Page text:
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Drug-Coated Balloon and Drug-Eluting Stent Use in the Outpatient Setting

Currently in the United States, about 25% of all lower extremity arterial procedures are performed in an office-based setting, and about one-third of all endovascular procedures, which includes dialysis intervention and venous interventions—or about 448,000 of 1.3 million procedures—are done in a non-hospital setting. And this number is expected to increase by about 4.7% over the next 10 years.

“So, the office-based peripheral vascular procedure volume growth is outpacing the overall US procedural growth rate…,” said Bret N. Wiechmann, MD, from Vascular and Interventional Physicians in Gainesville, Florida, in his AMP 2020 Virtual talk on drug-eluting stent (DES) and drug-coated balloon (DCB) use in the office-based setting.

What’s driving DES and DCB use in outpatient environments? Mostly price and reimbursement, said Wiechmann, complicated by the mortality signal seen with paclitaxel.

When he conducted an informal survey of 15 colleagues—from around the country and in different practice settings—on their use of antiproliferative strategies, he found many reported not commonly using antiproliferatives, mostly because of cost and the “kind of looming paclitaxel issues we seem to be dealing with.”

For those that answered yes to the first question, their most common use of these devices was off-label use of coronary (DES) below-the-knee for tibial artery intervention and for repeat intervention of femoropopliteal restenosis.

“Drug-coated balloons have been around for several years now and really have contributed pretty substantially to the overall growth in the peripheral device market,” said Dr. Wiechmann. In 2015, CMS granted what's called a transitional pass through payment, as well as the new technology add-on payment for reimbursement in the office or in outpatient and inpatient settings. However, about two and a half years later those were both dropped, leaving the reimbursement for DCB the same as for angioplasty alone.

In the US, he said, only about 5% of DCB revenue is generated from the office-based setting, and added to the lack of reimbursement and the worries about a mortality signal with paclitaxel-coated devices, he suggested this market will grow in coming years, but at a slower rate. Their recent approval for AV access and potential approval in the infrapopliteal will likely drive revenue growth in the coming years.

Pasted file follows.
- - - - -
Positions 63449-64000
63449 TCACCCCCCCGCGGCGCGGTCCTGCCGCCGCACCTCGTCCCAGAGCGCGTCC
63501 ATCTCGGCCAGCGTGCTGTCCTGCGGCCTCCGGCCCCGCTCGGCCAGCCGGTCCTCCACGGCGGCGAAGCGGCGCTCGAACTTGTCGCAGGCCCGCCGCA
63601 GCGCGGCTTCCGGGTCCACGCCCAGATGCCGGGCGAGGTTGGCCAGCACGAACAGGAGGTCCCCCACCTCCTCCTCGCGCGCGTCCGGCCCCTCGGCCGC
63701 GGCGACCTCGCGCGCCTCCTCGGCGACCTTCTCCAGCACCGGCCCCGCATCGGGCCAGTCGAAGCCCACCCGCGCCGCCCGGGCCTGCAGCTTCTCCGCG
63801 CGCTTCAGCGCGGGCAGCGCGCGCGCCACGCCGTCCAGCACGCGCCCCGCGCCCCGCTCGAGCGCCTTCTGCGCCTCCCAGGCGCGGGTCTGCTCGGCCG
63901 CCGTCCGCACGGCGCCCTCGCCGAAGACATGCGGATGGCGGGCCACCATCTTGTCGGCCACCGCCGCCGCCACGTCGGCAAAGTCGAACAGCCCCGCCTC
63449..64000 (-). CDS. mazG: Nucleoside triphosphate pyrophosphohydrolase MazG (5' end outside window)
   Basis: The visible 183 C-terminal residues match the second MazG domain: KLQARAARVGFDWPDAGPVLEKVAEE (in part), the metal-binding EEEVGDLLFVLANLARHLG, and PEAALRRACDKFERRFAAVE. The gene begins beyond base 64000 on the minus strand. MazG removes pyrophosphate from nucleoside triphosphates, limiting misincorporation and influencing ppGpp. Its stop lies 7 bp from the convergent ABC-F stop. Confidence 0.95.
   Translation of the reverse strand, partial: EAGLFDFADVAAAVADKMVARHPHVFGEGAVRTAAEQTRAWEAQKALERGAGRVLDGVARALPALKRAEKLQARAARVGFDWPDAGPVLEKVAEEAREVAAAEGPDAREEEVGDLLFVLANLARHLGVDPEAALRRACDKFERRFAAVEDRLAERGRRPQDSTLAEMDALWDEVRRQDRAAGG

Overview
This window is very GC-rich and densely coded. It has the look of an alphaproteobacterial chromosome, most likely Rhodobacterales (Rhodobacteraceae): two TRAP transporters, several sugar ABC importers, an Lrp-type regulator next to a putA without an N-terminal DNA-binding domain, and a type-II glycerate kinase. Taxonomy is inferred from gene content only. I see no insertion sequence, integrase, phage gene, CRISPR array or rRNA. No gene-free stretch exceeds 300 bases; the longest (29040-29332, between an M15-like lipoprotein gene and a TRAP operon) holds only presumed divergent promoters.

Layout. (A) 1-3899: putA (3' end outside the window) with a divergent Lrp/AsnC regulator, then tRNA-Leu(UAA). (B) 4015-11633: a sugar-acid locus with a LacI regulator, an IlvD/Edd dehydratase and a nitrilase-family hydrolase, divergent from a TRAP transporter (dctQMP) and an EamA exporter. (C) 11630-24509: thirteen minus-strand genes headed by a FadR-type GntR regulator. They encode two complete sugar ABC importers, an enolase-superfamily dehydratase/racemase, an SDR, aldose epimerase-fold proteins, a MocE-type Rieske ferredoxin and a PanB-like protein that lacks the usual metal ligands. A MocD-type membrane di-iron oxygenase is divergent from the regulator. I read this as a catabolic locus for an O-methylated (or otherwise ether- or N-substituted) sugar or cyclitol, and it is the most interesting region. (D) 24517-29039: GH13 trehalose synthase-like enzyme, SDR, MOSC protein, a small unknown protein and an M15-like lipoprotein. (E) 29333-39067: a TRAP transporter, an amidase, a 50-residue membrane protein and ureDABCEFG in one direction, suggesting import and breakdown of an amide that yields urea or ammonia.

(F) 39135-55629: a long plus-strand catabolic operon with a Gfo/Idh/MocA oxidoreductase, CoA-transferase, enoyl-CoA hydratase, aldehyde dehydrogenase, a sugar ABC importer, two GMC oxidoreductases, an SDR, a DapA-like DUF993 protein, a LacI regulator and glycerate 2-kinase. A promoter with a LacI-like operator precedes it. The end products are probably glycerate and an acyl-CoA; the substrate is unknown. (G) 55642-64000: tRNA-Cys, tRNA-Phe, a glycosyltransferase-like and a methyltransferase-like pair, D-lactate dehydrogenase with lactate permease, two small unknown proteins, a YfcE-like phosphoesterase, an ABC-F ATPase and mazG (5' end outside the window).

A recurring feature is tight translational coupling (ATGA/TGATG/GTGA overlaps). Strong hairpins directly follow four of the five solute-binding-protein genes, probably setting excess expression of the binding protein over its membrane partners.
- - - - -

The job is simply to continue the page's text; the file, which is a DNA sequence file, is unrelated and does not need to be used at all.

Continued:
In terms of atherectomy plus DCB procedures, Wiechmann noted that there was originally a lot of interest in combining these two that, in 2018, only about 30% of all the fem-pop atherectomy cases utilized DCBs. The rest of utilized either a plain balloon angioplasty or angioplasty and stenting.

“Again, the reasons for this revolve around reimbursement and the paclitaxel issues,” he said.

What about drug eluting stents? In 2018, about 24% of stents implanted in the femoropoliteal region were paclitaxel-eluting devices, the remainder being bare metal stents. “So, this is still a small, but not unsubstantial number,” he said. The minority are being used in the office-based environment and that number is expected to grow slowly.  

There is currently no DES or DCB with FDA approval for the infrapopliteal segment, but data on off-label use of coronary-limus-eluting devices is promising. That said, again looking at 2018 data, of the 9000 stents placed below-the-knee, more than 90% of those were coronary DES.

“And these numbers are projected to increase as we get closer, potentially, to an FDA approval and potential commercialization of [purpose-made] drug-eluting stents below the knee.”

Barriers to DES use in the office include a sense among some practitioners that they “don’t want to leave any kind of implant behind so they may favor a nonsense solution like a drug-coated balloon.” There are also those who simply don’t “believe” in drug-coated technology, so they might choose a nitinol stent or a biomimic-type stent. “And these companies have actually shown very competitive results without an antiproliferative strategy,” added Wiechmann.

Some question the cost-effectiveness of DES as initial use for patients with long segment chronic total occlusions (CTOs), “but certainly data does show improved freedom from revascularization.”

Wiechmann concluded that cost and reimbursement remain the biggest issues impacting DCB and DES use in the office-based lab. The paclitaxel discussion, he said, may have some lingering effects in terms of driving technological advance in non-drug strategies, naming specifically the vascular tack, the micromesh stent, biomimicry, and bioabsorbable stents.

“The trends away from the hospital and towards an office-based environment are likely going to put further [downward] pressure on industry in terms of an average sales price, because we know it's all about cost and reimbursement. But we await new delivery models, perhaps new devices, and approvals that may increase the adoption of DES and DCB in the future,” concluded Dr. Wiechmann.


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